High Point:   9644'          Elevation Gain:  7449' 

Run the Rut 26.31M - Big Sky, Montana

September 4, 2016 - No matter how much you prepare for a special event, the weather always has the last say on how the day is going to go. A cold weather front anticipated for race day forced race management to shorten the course of the 50K to te marathon distance to avoid the likely hazards of running to the top of 11,142-foot Lone Peak. The snow and wind forecast for the peak eld considerable risk for hypothermia and egregious falls on the slippery talus. Once the call was made everyone accepted the fact that while we would have a great challenge on the day, somehow we would not get to enjoy the whole infamous enchilada that we prepared for.

It was a good call as the day was rainy from the outset, soaking everyone to the bone before we even reached the higher elevations where temps dropped and wind increased. I for one was happy to accept the compromise with the satisfaction that I could still enjoy the day with a reasonable assurance of safety. After Rob Froelich drove me to the start venue at the Big Sky Resort an hour south of Bozeman, I started with the second wave at 0605 at a damp 45 degrees. With two layers and a windbreaker and gloves I felt comfortable that I could handle whatever the mountain threw at us for six to seven hours.

The trail points up immediately for more than a kilometer on one of the resort's catwalks before hitting singletrack that pointed straight up the slopes in the woods. After finding an easy climbing tempo I fell into a slow queue as people labored to climb the steep incline of dirt trail. The first 13 miles and the last 9 miles of the alternate course would be the same as the scheduled 50K, with the 1500-foot summiting of Lone Peak removed as a measure of safety. Except for climbing to the summit, we got the full challenge of the course, so little was sarificed.

I have run up and down probably twenty or more ski resorts. The routes are pretty much the same these days with a combination of catwalks, singletrack hiking trails, ski trails, and mountain bike trails. These courses are always challenging and the forests and views are always beautiful, but nonetheless there is not much that distinguishes one from the other. The Rut's unique challenge is running above treeline to climb steep talus slopes. What made this year's event especially challenging was doing it in inclement weather.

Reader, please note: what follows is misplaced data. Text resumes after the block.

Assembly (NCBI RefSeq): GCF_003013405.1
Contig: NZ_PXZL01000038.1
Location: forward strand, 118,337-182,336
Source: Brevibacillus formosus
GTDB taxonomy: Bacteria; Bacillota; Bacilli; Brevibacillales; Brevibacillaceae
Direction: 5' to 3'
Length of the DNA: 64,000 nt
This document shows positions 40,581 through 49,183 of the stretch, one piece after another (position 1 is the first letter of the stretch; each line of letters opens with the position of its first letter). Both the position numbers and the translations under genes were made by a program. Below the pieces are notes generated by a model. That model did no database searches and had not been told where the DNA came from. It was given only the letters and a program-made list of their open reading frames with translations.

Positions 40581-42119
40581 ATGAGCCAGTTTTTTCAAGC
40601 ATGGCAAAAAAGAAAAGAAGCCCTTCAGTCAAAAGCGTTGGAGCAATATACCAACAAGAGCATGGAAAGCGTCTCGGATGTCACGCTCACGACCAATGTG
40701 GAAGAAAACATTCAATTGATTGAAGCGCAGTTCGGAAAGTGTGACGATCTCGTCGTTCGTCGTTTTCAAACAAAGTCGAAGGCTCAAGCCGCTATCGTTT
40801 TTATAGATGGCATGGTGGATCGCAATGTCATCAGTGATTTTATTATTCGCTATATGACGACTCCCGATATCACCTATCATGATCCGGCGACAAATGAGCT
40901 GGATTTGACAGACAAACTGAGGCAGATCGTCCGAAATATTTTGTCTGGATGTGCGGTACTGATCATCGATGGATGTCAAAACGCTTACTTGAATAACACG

The pressure was off with the shorter distance. After running six trail races in the past four weeks my body was in full catch-up mode. Without doing a lick of training all month I was content to just shuffle along at an unstressed tempo with the only objectives being not to fall and get hurt and, of course, to finish. My climbing legs were still strong on the climbs where I generally gained on the field, but my descents were labored and extremely cautious as I patiently watched people blow by me. With weary legs I did not have much confidence going down steep trails, so cut my steps and babied my knees.

Once a light drizzle increased to a steady soaking rain everyone was soaked through, making any increase of wind gusts a factor of discomfort. I curled my hands in my soaked gloves to keep my fingers warmer, even asking volunteers to rip the tabs off the gel packets since my own hands were numb. The trail increasingly became slippery and the mud thickened to hinder progress. Using my hands on the ground increasingly to steady my climbs, my gloves were trashed. Nonetheless, I wasn't miserable, and continued running well within myself as we continued past the halfway point.

My legs remained strong throughout while climbing. The long ascent up to the ridge below Lone Peak was steep and slippery on the wet talus that became increasingly covered with snow as we climbed higher. The snow stuck to my wet clothing and legs, offering some degree of insulation against the increasing winds. Despite the energy output on the climb I could still feel some degree of hypothermia for over an hour until we passed over the ridge and descended into another basin which was more out of the wind. The wet talus here really slowed my effort. Any mis-step here could have ended badly as rescue was not going to be easy in these conditions. Most everyone was running in survival mode and not talking very much.

By the time we returned back down to below treeline I warmed up and eased along the trail so as not to cause a leg injury from slipping in the mud. It was all slippery from this point to the finish as the mud thickened to four to six inches deep making it more of a a slog than a run. Many people fell as evidenced by their muddy derriers and ripped spandex. I just took it easy and let runners zoom past in the final five miles with little concern for time. I would finish a bit before 7 hours, comfortably without injury or much soreness or physical duress. Rob was there to collect me and haul me home.

It was a fun, but weather-challenged day. It was hard, but not impossible. Of course I was not racing. The volunteers were very helpful; the aid stations were generally only four miles apart; the emergency personnel were appropriately spaced on the course; and the post-race victuals were out of this world - like something you might eat in an expensive designer restaurant - very tasty. I would not have run this course in this weather without it being a race, but was glad I experienced it with this weather and still finished covered in mud and with a smile on my face for having completed all seven races I entered in the past month. Now, onto some rest and then back to some much needed training before the next race in four weeks.

Alternative Course Elevation Profile